Freeways and Humans: Standard-State Interactions
Writer’s comment: Professor Smith’s class “The Evolution of Five Northern California Environments” was largely concerned with how people interacted with and “belonged to” their natural surroundings. We all made “personal maps” of California. We went on a field trip to Village Homes and heard the term “place-based community” a lot. At Rush Ranch, a Delta wetlands wildlife sanctuary, we discussed the relative merits of different kinds of reeds and tules for homebuilding. So when we had a term paper to write and Professor Smith let it be known that he wished to see not only research but “personal responses” in our narrative, I decided to investigate a landscape feature to which I respond very personally: freeways. If modern people need to reclaim our connection to the natural landscape, we also need to build for ourselves a connection to the urban landscape of onramps and bridges and make it as suitable for human habitation as a wetland or a meadow.
Instructor’s comment: One of the aims of this Integrated Studies course was to “reinvent” our nearby surroundings in accordance with environmental and social sustainability. I asked students to form project “pods,” write individual papers, and integrate their conclusions into coherent group presentations. All of them co-created innovative, highly engaging projects.
Wolfgang’s pod examined our current level of dependence on automobiles, and possible alternatives. They focused on Sacramento, experimenting with proposed reconfigurations of streets, footpaths, bikelanes, mass transit, and residential communities. Wolfgang decided to supplement her research with fieldwork—a walking-tour of freeways as an artificial landscape and habitat. The sheer originality of her observations required us to set aside our preconceptions regarding nearly every aspect of the freeway—from the endless parade of under-occupied vehicles to encampments of the homeless beneath an overpass or in the shadow of a cloverleaf.
—Michael Smith, American Studies Program
Act One: Architectural Cogeneration
Today thrills are cheap and plentiful, available from the corner store twenty-four hours a “day” in the form of electronic pocket games, pornographic magazines, and sugar-saturated soft drinks, not to mention the array of black-market stimulants offered in the alley. But anyone in search of some good old-fashioned awe-induced paralysis need only take a moment to consider the American interstate highway system.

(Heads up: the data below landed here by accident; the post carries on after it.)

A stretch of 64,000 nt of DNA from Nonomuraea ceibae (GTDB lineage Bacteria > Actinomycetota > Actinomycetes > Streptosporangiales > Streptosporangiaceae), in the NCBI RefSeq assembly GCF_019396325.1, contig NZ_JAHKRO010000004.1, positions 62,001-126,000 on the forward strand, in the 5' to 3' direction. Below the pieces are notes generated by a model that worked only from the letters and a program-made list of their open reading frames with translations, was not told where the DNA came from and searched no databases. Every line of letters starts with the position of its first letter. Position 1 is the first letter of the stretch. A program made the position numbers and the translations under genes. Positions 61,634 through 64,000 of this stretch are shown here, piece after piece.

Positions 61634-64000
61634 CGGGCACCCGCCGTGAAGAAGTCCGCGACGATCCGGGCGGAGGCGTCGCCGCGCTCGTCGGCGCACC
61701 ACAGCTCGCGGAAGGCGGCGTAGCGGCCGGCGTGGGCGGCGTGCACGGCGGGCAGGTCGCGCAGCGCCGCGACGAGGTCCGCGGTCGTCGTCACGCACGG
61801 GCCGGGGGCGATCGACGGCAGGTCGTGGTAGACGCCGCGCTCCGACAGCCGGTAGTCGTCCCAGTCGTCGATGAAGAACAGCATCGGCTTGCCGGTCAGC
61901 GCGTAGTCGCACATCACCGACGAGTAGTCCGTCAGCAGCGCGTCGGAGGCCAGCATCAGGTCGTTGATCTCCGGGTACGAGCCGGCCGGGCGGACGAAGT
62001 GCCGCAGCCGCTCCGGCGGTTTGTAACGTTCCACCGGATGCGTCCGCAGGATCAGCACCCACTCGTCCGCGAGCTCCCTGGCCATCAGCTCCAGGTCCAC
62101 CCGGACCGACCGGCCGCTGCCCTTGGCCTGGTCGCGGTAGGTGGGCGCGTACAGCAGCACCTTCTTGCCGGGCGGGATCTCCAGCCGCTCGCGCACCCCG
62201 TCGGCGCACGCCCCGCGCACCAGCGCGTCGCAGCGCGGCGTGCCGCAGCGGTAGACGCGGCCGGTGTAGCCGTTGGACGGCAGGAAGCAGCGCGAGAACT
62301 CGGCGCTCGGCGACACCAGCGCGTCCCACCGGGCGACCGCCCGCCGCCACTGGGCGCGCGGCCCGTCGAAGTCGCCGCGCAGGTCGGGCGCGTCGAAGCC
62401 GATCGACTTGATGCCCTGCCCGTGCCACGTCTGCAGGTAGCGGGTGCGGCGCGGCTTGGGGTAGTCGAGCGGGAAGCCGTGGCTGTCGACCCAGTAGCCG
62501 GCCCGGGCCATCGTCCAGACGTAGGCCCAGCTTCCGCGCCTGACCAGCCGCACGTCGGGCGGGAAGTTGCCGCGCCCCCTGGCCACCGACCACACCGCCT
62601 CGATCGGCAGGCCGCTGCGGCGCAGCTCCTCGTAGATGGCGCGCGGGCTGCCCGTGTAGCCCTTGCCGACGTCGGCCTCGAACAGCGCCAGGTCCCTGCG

Drowning entire valleys in a permanent roar, shedding over one million acre-feet of rainwater as polluted runoff each year,1 the interstate system alone is long enough to circle the planet twice. It is congealed money. It deprives light to enough soil to feed three-quarters of a million people. Its interchanges (diamond, figure-eight, cloverleaf, trumpet) spawn small communities based on industries unknown before the automobile: chain motels, truck palace gas stations with coin-operated showers and eternally lit diners, convenience stores selling nothing raw or unpreserved. In its indirect service labor hundreds of thousands of day-sleeping minimum-wage workers whose duty it is to care for the through-drivers; serving coffee, frying steaks, pumping gas. It normalized insomnia.
At an expense of billions or trillions of dollars, the U.S. government built a vast system of public highways which serves only one fraction of the public, the group with cars. Animals are illegal on freeways. Farm machinery is illegal on freeways. Bicycles are illegal on freeways. Hitchhikers are illegal on freeways.
There is one good reason for all these prohibitions, which is that freeways are incredibly dangerous places. Bicyclists and animals would be mangled and killed in such large numbers there that to fence them out is only humane. But this rationalization only points to a greater absurdity: the vast system of roads which engineers knowingly, even intentionally, built to be so dangerous that people are not allowed on them without a ton of protective steel. The speeds and distances of freeway travel make deadly accidents a daily occurrence there. There are six hundred and fifty square miles of public land in America where it is legal to drive at sixty miles and hour, but illegal to walk.
No government agency should specialize in creating structures which work by being so dangerous that citizens must be fenced out. If the freeway system is to endure with any shred of legitimacy, some architectural cogeneration is in order.
Just as chemists have agreed that a chemical is in its “standard state” if it is in pure form at a concentration of one mole per liter and a pressure of one atmosphere, perhaps we could come up with a human “standard state” for sociological use, a pure and basic state of humanity on which income, high velocity, armor and education level are merely reversible variations like temperature. I’ll start: a human is in her standard state when she is on foot and looking for a place to rest. With the intuition that, in society as in nature, every structure must serve more than one purpose, and with the conviction that public structures can and must be made useful to citizens in their standard states, bereft and free of equipment or speed, I set out on foot to tour the freeway interchanges of Sacramento.
Act Two: “Whose Streets? Our Streets!”